• Three choices:
    • Never auto-attach.
    • Auto-attach only if not already attached.
    • Auto-attach even if already attached.
  • The last choice, always auto-attach, can lead to flurries of reattachments when several tasks hit a global breakpoint.


Starting A Debugging Session

4.3 Basic Debugging

System-Level Debugging

debugging tools
Debugging Tools
  • Examples of debugger functionality:
    • Set/delete breakpoints.
    • Step to next line of code.
    • Step over a function call.
    • Continue program execution.
    • Finish current subroutine.
    • Move up or down stack frames.
    • Monitor variables or other expressions.
    • De-reference pointers.
    • Call up editor (UNIX).
  • For a complete list of debugger tools and GUI access methods, see the Tornado User’s Guide.
make it go make it stop
Make it Go! Make it Stop!








a view of the stack
A View of the Stack

Click on the desired frame to select it.

The selected frame is used in informational commands such as info locals.

It also also affect the stopping address of finish.

  • Default breakpoints:
    • Stop attached task, or whole system in system mode.
  • Global breakpoints:
    • Stop any breakable task. Good for stopping tasks spawned by the task being debugged.
  • Hardware breakpoints on some architectures.
    • Halts on instruction access or various sorts of data access to specified address. Limited in number.
    • PPC 603, 603e, 604, 860, 403; Mips R4650; x86; i960 CA, JX, HX
  • Temporary breakpoints:
    • Effective once, then deleted (default) or disabled.
breakpoints continued
Breakpoints, Continued.
  • Conditional breakpoints:
    • Effective if specified expression is true, otherwise task hitting breakpoint is automatically resumed.
    • (gdb) break snafu.c:228 if fbCount > 4
    • Debug => Breakpoints => Advanced (Windows)
  • Listing breakpoints:
    • GDB info breakpoints (i b) command.
    • Debug->Breakpoints dialog. (Windows)
  • Displaying variables and expressions:
    • Watch windows - extendable, editable, dockable, hierarchical display. (Windows)
    • Inspect windows - hierarchical display. Following pointers opens additional inspect windows. (UNIX)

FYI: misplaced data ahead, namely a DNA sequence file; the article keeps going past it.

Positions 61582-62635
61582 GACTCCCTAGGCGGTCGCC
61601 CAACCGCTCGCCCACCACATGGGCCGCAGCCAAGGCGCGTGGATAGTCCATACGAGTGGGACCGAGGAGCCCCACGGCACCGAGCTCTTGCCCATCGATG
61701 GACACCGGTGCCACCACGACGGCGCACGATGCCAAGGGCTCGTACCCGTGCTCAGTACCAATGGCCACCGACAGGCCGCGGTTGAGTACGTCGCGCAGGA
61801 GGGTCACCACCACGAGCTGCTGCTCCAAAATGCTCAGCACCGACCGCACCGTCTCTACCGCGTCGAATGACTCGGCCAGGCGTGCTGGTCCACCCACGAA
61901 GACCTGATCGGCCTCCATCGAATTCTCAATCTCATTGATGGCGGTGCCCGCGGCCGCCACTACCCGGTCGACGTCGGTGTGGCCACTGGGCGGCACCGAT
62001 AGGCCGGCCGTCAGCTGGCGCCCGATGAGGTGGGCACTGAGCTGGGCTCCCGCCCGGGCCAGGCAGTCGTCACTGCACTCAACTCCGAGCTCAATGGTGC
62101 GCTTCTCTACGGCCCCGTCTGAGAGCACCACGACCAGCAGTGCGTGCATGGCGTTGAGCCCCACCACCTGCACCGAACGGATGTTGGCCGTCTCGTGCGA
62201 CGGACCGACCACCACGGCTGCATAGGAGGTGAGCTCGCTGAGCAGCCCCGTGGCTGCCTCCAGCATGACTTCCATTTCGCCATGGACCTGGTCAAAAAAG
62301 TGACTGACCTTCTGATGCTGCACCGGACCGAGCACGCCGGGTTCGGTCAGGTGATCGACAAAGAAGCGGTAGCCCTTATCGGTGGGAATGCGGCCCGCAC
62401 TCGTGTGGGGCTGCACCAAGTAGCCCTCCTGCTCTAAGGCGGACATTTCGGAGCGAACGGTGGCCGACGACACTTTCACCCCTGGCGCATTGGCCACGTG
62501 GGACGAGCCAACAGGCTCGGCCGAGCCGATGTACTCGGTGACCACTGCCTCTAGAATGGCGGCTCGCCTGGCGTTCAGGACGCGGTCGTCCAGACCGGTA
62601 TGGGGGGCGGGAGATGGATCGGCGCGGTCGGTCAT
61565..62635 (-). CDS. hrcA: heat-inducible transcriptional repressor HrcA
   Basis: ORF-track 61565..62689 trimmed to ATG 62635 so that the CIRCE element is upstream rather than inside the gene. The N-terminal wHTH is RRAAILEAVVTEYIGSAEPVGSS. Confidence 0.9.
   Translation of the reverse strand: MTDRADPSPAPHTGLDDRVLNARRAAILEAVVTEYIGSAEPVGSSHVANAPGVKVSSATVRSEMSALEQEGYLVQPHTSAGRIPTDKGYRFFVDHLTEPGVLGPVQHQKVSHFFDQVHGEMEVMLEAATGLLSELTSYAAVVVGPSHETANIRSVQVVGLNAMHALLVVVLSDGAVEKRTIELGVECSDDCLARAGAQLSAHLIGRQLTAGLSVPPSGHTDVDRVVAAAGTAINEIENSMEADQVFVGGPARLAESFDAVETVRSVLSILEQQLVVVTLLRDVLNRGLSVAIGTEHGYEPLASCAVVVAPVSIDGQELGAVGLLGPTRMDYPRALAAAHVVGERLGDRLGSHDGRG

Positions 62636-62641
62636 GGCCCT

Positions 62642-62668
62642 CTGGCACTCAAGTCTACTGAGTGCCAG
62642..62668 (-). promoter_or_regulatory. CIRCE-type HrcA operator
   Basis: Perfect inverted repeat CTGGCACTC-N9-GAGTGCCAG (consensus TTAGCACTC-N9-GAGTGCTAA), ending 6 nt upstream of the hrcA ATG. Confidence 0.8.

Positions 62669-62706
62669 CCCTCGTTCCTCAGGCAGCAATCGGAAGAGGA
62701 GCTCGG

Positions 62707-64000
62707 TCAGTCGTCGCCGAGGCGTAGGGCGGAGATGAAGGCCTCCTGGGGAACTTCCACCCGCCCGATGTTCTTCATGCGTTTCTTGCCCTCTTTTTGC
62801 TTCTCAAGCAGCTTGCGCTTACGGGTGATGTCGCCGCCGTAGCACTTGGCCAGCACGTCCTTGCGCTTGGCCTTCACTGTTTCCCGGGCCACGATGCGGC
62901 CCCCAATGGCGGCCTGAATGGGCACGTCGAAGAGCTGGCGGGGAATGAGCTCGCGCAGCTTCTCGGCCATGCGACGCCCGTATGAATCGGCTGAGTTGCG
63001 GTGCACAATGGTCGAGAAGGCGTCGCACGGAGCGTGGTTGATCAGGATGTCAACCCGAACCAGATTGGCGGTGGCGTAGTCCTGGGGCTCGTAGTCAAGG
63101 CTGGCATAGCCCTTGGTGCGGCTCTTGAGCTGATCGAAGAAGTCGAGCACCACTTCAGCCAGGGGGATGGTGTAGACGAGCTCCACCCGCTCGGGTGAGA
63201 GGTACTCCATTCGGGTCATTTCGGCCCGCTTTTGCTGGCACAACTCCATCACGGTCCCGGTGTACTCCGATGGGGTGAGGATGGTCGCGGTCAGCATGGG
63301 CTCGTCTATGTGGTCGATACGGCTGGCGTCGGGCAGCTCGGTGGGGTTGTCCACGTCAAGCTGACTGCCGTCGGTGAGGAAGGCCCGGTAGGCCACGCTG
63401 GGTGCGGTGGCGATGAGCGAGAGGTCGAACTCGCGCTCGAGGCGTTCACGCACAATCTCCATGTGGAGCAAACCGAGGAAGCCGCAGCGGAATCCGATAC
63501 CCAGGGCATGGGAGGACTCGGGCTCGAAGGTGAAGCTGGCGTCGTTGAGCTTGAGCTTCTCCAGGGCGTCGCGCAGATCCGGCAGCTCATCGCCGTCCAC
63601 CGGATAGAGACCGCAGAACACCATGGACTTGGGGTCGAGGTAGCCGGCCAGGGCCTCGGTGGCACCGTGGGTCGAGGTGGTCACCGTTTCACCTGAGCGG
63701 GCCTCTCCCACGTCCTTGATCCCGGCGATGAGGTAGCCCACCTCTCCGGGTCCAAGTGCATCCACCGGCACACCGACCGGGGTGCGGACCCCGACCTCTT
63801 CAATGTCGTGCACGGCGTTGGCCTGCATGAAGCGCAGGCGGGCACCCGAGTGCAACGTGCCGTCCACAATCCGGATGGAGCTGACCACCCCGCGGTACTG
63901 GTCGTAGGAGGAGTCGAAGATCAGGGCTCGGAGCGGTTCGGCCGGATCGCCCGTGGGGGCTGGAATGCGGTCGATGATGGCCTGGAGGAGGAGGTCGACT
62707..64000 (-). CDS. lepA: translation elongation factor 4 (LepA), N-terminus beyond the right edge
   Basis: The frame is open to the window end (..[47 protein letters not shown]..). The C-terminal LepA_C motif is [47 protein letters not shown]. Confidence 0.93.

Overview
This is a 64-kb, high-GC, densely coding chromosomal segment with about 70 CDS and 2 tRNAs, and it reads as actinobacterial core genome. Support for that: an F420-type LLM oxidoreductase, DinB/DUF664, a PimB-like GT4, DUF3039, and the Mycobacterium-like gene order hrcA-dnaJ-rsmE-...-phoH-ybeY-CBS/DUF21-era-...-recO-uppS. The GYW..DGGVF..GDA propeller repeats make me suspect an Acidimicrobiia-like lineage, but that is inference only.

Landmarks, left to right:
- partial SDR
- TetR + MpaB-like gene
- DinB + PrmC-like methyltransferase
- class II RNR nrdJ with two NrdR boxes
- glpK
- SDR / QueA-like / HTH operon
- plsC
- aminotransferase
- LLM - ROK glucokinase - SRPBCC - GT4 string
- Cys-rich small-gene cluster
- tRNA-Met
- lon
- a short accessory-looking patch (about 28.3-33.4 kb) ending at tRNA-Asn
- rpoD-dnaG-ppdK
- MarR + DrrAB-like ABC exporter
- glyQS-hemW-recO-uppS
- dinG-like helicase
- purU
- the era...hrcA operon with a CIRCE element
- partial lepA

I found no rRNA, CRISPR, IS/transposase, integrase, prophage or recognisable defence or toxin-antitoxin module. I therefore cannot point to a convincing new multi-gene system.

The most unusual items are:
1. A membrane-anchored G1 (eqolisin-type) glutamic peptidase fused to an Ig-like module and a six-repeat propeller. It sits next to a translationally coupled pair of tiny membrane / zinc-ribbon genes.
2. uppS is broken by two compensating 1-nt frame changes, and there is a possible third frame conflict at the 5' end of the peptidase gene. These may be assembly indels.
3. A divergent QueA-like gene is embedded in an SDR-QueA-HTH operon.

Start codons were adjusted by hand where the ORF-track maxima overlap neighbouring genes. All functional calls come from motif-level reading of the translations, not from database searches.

• (GDB) display /Wexpr
    • (GDB) printexpr
  • Other display windows:
    • Backtrace, Registers (UNIX, Windows)
    • Locals, Memory dump (Windows)

UNIX: The Graphical Interface

Menu Bar









Starting A Debugging Session

Basic Debugging

4.4 System-Level Debugging

  • System-level debugging supports:
    • Debugging ISRs.
    • Debugging before the kernel is started.
    • Multitask debugging.
  • In system mode, VxWorks and all application tasks and ISRs stop when a breakpoint is hit.
  • The external WDB agent runs with interrupts locked out when VxWorks is stopped.
  • VxWorks configuration must include the WDB system debugging component.
debugging in system mode
Debugging In System Mode
  • To enter system mode:

(gdb)attach system

Attaching to system.

0x407ae in wdbSuspendSystemHere ()

  • To exit system mode:


  • While in system mode, one can use normal debugger features:
    • Step/continue
    • Set breakpoints
    • Display expressions
selecting a thread to debug
Selecting a Thread To Debug
  • To display all threads (the GDB term for VxWorks contexts), use the info threads command:

(gdb)i th

5 task 0x3e8984 tExcTask 0x72e50 in qJobGet()

4 task 0x3e605c tLogTask 0x72e50 in qJobGet()

3 task 0x3b349c + tNetTask 0x38e44 in wdbSuspendSystemHere()

2 task 0x389de4 tPortmapd 0x3c36a in noSemQPutEvt()

1 task 0x3881c0 tWdbTask 0x3c36a in noSemQPutEvt()

  • To select the current thread, for information display:

(gdb)thread 4

[Switching to task 0x3e605c tLogTask ]

#0 0x72e50 in qJobGet ()

examining a thread
Examining a Thread
  • Use normal debugger tools to examine a thread.
  • To set a thread-specific breakpoint:

(gdb) breaklocationthreadthreadNumber

    • If the breakpoint is hit by a different thread, the system is resumed automatically.
  • Resume execution of the system with Step, Next, Finish, or Continue from the debugger menu.
    • When you continue the system, VxWorks controls scheduling.
    • You may not be in the same task after a step, next, or finish command completes. Such commands may involve setting a breakpoint and resuming the system.
  • Cannot create a new task with run.
  • Can only step or continue from where system is stopped.
  • Cannot use multiple debuggers per target.
  • Tornado supports a source-code debugger which:
    • Executes on host while code executes on target
    • Provides source-level debugging
  • Code must be compiled with -g option. For easiest debugging, also specify -O0 (or no -O flags).
  • System-level debugging:
    • Is useful for debugging ISRs and BSPs.
    • Is useful for multitask debugging.
    • VxWorks and application freeze when breakpoint is hit.
    • WDB agent uses polled-mode communication when system suspended, as interrupts are locked out.